3. Precarious Law and Order Situation

In 2014, there have been more than two dozen attacks on polio workers in Pakistan in which more than 32 people have lost their lives. The attacks are only escalating in lethality and violence — in 2013, there were 29 attacks against polio workers, killing 22 people.

Polio vaccinators are working for a noble cause, but some despicable elements in the society are dead against their services. That is the reason why these workers are being targeted and killed.

Due to the US-funded activities of Dr Shakil Afridi, who helped trace Osama bin Laden in Abbottabad, polio workers are working in an environment that is highly precarious. These workers are accused of being CIA operatives, thus the campaign has suffered an incalculable damage. Volunteers are fast dropping out of the campaign leaving Pakistani children more vulnerable to the disease.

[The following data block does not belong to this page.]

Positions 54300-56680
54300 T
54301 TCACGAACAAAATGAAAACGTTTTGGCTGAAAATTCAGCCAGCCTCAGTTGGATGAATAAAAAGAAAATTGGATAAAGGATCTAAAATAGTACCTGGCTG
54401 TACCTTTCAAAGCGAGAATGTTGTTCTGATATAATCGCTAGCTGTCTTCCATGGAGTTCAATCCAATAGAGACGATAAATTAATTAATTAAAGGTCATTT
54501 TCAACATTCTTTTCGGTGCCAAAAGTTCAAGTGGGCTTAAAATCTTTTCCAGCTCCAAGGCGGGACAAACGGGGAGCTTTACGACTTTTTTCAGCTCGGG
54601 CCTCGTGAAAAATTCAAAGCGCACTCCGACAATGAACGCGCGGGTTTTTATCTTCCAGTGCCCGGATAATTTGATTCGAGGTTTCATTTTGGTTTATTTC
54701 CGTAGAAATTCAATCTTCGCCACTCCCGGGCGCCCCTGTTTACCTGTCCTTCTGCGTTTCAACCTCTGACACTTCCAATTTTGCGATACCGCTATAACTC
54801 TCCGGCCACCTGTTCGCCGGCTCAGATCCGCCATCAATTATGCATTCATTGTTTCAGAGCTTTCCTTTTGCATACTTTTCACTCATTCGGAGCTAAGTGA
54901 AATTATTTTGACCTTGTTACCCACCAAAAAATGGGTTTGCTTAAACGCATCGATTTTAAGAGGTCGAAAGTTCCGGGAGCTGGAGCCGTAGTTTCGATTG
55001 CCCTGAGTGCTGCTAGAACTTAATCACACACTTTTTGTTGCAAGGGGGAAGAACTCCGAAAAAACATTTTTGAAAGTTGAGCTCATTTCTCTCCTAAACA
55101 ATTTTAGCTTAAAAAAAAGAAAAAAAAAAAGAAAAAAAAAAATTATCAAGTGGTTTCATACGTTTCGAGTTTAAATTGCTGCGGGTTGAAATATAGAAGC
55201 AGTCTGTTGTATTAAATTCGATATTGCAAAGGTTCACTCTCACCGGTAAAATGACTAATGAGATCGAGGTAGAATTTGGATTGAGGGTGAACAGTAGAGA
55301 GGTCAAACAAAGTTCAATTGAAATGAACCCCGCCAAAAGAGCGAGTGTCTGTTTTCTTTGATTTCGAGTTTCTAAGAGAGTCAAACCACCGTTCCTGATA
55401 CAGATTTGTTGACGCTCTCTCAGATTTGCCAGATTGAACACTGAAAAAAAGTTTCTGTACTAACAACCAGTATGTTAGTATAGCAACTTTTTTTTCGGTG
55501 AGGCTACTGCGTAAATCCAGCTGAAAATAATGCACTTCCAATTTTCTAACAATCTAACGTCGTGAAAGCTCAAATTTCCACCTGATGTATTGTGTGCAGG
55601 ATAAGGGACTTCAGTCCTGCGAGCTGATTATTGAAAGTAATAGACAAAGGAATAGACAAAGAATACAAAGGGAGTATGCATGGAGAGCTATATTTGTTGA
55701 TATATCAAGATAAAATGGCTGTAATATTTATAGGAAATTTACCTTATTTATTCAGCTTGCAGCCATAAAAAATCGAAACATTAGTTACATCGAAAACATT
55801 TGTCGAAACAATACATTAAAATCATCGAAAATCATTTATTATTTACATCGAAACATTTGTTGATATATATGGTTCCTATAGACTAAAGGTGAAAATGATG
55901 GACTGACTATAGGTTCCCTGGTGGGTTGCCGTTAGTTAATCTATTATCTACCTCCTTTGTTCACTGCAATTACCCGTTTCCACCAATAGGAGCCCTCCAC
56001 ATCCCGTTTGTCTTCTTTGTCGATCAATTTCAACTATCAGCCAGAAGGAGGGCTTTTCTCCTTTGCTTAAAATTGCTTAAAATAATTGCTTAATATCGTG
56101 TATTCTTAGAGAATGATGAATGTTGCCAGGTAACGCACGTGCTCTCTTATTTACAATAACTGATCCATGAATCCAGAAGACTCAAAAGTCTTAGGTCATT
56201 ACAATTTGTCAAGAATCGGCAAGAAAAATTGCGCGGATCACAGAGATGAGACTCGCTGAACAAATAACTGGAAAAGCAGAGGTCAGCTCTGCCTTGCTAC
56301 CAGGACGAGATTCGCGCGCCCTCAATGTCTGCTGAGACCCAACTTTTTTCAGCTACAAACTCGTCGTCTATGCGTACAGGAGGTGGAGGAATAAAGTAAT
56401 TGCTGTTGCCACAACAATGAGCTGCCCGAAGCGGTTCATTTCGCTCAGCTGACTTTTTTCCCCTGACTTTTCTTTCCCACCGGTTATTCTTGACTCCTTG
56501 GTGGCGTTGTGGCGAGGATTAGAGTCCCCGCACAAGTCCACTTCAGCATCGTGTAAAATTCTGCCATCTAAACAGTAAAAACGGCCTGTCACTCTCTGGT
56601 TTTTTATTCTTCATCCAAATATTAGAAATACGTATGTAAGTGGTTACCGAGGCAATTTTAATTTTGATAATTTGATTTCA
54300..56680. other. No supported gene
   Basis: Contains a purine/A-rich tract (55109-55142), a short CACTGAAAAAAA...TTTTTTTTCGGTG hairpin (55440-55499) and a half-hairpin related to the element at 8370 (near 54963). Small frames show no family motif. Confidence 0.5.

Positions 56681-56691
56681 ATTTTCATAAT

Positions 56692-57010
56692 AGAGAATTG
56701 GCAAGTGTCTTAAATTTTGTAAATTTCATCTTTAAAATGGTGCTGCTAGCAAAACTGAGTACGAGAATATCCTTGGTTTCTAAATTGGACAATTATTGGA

4. Fallacies about Vaccination

Some Pakistanis refuse to get their children vaccinated because they believe that it is “Un-Islamic”. They term it an American ploy to sterilise the children of Muslims in order to thwart the expansion of Muslim Ummah. There are countless conspiracy theories about health workers’ activities with claims that they mark houses to be targeted by the US drones.  These totally baseless and false beliefs are responsible for the failure in curbing polio in Pakistan especially in tribal areas.

5. Reluctance of Parents

A recent research report reveals that in Pakistan more than 47000 parents do not want their children to be vaccinated. There are various causes of their denial or reluctance to the vaccination. Influenced by the speeches of mullahs, people in many rural areas of the country, believe polio vaccination against Islam and/ or detrimental to the health of their children. That’s why they do not allow the polio workers to administer polio vaccine to their children.

How to Fix the Situation?

The government must undertake all-out efforts to counter the rising threat of this disease as it has not only paralysed hundreds of young children but has also tarnished the image of the whole nation. Following suggestions can be helpful in this regard: